Your body has an amazing capacity to rid itself of harmful substances through detoxification pathways.
We are all exposed to toxicants (manufactured toxins) through pesticide residue, air pollution, skin care products, and medications. Additionally, our bodies all break down and eliminate substances made and used within ourselves as well as natural plant compounds. All of this relies on complex systems in our bodies that break down and eliminate toxins.
Many people have genetic variants that impact how medications and toxicants are broken down and eliminated.
Understanding where you have a genetic sensitivity — and then optimizing to avoid specific toxicants or drugs — is the key here.
First, let me explain how phase I and phase II detoxification work. Then I’ll link to full articles on important genetic variants in these pathways. These articles can help you understand how your body eliminates specific substances, such as prescription drugs and pesticide residue.
What are detoxification pathways?
Your body metabolizes (breaks down) the foreign substances that come into it – and then gets rid of it. This is usually a two or three stage process.
In a nutshell, substances need to be water soluble to be eliminated via feces and urine, and the goal of ‘detox’ is to get rid of substances that your body doesn’t want.
Phase I breaks apart big toxins and makes them into polar molecules. This breaking apart is called metabolism, and the substance that is formed is called a metabolite.
Phase II binds something to the metabolite from Phase I and makes it water soluble and easily excretable.
Some researchers include a third phase to the process – the elimination of the Phase II products (urine, feces, sweat).
How does phase I and phase II metabolism apply to medications or drugs?
Doctors often say “try this medication and see how it works for you”. Knowing how your genes work, you can know what is more likely to work and you can understand why a specific medication gives you side effects.
The rate at which a medication is metabolized affects how your body will react to that drug:
- Too fast and you may not get the effect you need.
- Too slow and you may build up too much in your body when you take the next dose.
Some medications are designed so that the metabolite – the substance created after phase I metabolism – is actually the active drug. These types of medications are called prodrugs.
Note: While your data from 23andMe or AncestryDNA can give you part of the picture on medication metabolism, for a better understanding of your drug metabolism issues, your doctor may recommend getting a clinical-grade test done (pharmacogenetic testing).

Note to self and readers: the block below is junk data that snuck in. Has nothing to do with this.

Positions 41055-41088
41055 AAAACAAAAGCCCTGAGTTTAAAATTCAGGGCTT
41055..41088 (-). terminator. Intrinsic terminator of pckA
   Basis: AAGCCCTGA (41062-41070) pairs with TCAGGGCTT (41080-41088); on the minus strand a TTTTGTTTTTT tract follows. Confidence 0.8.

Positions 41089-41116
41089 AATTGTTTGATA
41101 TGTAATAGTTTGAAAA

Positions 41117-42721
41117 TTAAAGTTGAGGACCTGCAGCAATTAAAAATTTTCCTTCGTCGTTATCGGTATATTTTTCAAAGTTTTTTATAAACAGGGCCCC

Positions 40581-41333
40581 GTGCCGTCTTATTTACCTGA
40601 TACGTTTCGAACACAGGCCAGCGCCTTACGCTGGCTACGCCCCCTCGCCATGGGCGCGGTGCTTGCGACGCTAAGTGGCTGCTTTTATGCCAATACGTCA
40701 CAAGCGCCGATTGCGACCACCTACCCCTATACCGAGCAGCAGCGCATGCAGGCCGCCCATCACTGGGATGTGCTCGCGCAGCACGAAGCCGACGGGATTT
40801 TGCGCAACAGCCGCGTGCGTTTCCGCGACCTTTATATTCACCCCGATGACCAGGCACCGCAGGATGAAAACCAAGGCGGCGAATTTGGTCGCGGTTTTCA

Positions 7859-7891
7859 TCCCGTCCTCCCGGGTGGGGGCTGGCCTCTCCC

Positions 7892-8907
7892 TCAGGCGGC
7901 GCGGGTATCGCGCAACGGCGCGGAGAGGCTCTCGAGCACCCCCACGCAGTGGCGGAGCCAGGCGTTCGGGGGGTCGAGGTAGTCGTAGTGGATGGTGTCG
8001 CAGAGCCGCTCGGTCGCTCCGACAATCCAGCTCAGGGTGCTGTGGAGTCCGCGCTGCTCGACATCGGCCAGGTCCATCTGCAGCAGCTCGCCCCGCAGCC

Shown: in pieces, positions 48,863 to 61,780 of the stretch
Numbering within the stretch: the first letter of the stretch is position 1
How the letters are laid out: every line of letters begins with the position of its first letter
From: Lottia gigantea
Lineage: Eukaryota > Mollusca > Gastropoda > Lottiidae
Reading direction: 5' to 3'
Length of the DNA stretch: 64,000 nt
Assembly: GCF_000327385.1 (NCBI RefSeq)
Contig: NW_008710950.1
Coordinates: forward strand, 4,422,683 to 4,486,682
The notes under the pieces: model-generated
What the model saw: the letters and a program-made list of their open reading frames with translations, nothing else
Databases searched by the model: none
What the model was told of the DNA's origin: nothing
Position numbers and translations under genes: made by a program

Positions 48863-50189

Phase I detoxification genes: CYP450
A lot of toxicants – whether eaten, breathed, or created in our bodies – are broken down by the Cytochrome P450 (CYP450) family of enzymes in phase I detoxification. Much of this takes place in the liver, which is the body’s main organ for detoxification.
Quick science explanation: The CYP450 enzymes have iron and oxygen in them, and through a redox reaction can make a drug or toxicant more polar. These metabolite molecules then pass through phase II detoxification to become even more hydrophilic (water-loving) so that they can easily be eliminated. The goal is to create molecules that can easily be gotten rid of by the body (urine, feces, sweat).
CYP450 Genetic Variants:
The following articles list the genetic variants related to phase I detoxification of toxicants, medications, and substances produced within the body. Read through the article and check your genetic data.
- CYP1A1 – metabolism of estrogen, polyaromatic hydrocarbons, and more
- CYP1A2 – metabolism of caffeine, Cymbalta, Wellbutrin, aflatoxin B, and more
- CYP2A6 – metabolism of nicotine, coumarin, and more
- CYP2C9 – metabolism of warfarin, Crestor, celecoxib, and more
- CYP2C19 – metabolism of Plavix, some proton pump inhibitors, more
- CYP2D6 – metabolism of some antidepressants, antipsychotics, more
- CYP3A4 – metabolism of half of all prescription drugs
- CYP2E1 – metabolism of fatty acids, alcohol, and some anesthetics
Phase II detoxification genes: UGT, GST, Nrf2
Phase II detoxification involves taking the metabolites of phase I and modifying them so that they can be easily excreted.
Sometimes the metabolites of phase I are carcinogenic or reactive, so having phase II detox in sync is very important. You want to have fast and efficient phase II detoxification.
The following articles explain your genetic susceptibility variants related to phase II detoxification as well as what you can do to avoid problems here.
After a toxin passes through Phase II, it needs to be excreted from the body. Some are processed through the kidneys and out through urine; others go through the intestines and out.
Bile acids are important in the process, as is proper kidney function.
You can promote elimination by staying hydrated (peeing it out) and by normal bowel movements (pooping regularly).
Additionally, some substances can be eliminated through sweat, so a sauna can be beneficial for elimination.
With all of these routes of elimination, getting enough water each day is important.
Detoxification pathways for specific substances:
In addition to the above, the following articles look at specific toxicants and their detoxification pathways:
- Mold Genes
- Arsenic Detoxification
- BPA Detoxification
- Glyphosate Detoxification
- Organophosphate Pesticides
- Caffeine Metabolism
- Phthalate Detoxification
Related Articles and Topics:
MTHFR and Folate:
Learn how your genes impact your need for folate. The methylation cycle relies on folate, which then impacts the detoxification of certain substances.
COMT and Supplement Interactions:
In addition to the Phase I and Phase II detoxification reactions, the COMT enzyme is affected by many popular supplements. Check your COMT variants to see if there are supplements you should be careful with.